What Does Citi's Firearms Policy Accomplish?
The killing of 17 students at Marjory Stoneman Douglas High School in Parkland, Florida, last month has changed the tenor of the national discussion over firearms. The state of Florida has enacted legislation that tightens gun sales, and a number of retailers have adopted restrictions on sales. On Thursday, Citigroup Inc. (NYSE: C), one of the nation’s biggest banks, announced that it will require clients and partner firms to follow certain rules if they want to do business with Citi.
The bank clearly states that it has no interest in an “ideological mission to rid the world of firearms,” but that it wants to do its part “to prevent firearms from getting into the wrong hands.”
Citi said its new policy is based on current best practices for firearms sales and will “guide those we do business with as a firm”:
Under this new policy, we will require new retail sector clients or partners to adhere to these best practices: (1) they don’t sell firearms to someone who hasn’t passed a background check, (2) they restrict the sale of firearms for individuals under 21 years of age, and (3) they don’t sell bump stocks or high-capacity magazines. This policy will apply across the firm, including to small business, commercial and institutional clients, as well as credit card partners, whether co-brand or private label. It doesn’t impact the ability of consumers to use their Citi cards at merchants of their choice.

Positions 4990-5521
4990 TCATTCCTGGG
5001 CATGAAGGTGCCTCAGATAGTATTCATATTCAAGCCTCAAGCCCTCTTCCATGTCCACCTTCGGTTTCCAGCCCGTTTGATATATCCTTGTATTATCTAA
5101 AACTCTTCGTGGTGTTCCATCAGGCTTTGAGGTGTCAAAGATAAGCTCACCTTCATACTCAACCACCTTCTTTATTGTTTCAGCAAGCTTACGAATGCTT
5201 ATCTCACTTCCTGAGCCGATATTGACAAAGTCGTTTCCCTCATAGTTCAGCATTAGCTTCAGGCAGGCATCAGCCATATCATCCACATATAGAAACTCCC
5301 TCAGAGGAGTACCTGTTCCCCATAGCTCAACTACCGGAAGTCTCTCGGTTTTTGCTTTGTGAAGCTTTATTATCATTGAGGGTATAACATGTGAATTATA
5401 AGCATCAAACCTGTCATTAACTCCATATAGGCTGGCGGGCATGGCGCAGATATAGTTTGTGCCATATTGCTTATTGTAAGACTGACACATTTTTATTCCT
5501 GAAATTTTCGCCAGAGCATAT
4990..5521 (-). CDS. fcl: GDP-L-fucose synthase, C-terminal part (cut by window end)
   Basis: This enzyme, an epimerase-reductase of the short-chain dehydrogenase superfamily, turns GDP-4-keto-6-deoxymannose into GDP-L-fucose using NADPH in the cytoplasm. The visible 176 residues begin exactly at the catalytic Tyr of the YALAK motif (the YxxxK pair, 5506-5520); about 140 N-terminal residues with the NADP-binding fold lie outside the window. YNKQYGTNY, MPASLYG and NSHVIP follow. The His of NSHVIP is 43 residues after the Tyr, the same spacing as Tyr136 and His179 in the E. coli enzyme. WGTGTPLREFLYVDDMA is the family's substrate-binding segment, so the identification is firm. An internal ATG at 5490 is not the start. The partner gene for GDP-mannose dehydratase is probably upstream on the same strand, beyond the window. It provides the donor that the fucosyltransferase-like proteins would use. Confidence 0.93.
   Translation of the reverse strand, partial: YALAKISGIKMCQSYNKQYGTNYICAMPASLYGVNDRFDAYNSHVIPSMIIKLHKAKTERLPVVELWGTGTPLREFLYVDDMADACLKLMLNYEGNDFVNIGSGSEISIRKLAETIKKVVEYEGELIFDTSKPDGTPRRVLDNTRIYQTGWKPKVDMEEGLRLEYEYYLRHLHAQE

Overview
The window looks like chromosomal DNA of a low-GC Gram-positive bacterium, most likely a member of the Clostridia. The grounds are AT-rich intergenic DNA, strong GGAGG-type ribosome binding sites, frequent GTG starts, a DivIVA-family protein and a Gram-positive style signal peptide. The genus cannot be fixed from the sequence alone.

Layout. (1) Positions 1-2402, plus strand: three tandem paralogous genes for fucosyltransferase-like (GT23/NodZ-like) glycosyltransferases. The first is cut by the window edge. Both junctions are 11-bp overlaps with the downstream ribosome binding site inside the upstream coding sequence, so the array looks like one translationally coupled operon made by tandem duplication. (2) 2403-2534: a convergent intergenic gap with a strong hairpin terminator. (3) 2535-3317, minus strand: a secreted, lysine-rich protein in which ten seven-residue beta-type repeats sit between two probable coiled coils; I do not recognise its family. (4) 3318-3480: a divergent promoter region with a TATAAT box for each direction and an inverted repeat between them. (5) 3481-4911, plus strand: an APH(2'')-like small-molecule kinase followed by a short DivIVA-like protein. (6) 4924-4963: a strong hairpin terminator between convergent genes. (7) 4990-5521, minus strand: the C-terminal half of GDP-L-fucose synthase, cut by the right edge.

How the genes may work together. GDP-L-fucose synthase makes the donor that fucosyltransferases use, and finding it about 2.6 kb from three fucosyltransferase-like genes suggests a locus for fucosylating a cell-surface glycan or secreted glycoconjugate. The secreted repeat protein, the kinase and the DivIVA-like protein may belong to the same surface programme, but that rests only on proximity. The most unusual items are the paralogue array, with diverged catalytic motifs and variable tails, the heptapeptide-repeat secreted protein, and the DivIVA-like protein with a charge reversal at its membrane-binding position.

The bank noted that “existing technology in our industry doesn’t allow for a more targeted approach at points of sale,” a response to advocates for stricter controls who wanted credit card issuers to prohibit gun purchases with their cards. But the problem is more than just a technological one.
In some states, retailers are prohibited from discriminating against customers on the basis of age. That means that if Citi requires a partner to meet bank policies that conflict with state laws against discrimination, the bank could face legal challenges both from the partners and from persons under 21 who are not allowed to use a Citi-backed credit card to purchase a gun.
Citi expects some blowback both from backers of stricter gun control and backers of unrestricted access to guns, and the bank should begin to get it at any moment now. One side will accuse the bank of doing the least it could while the other will accuse it of trampling on individual rights. The National Rifle Association (NRA) has not yet weighed in on the bank’s announcement, but the group is not known for keeping silent on issues it believes it has a stake in.
The bank should get credit for being the first among its peers to take a position on the sale of firearms in the United States without explicitly hiding behind a lack of action at the federal level. A statement from Wells Fargo that it “believes the best way to make progress on these issues is through the political and legislative process” is both true and truly nonsensical. Citi’s action at least demonstrates the willingness to take a side.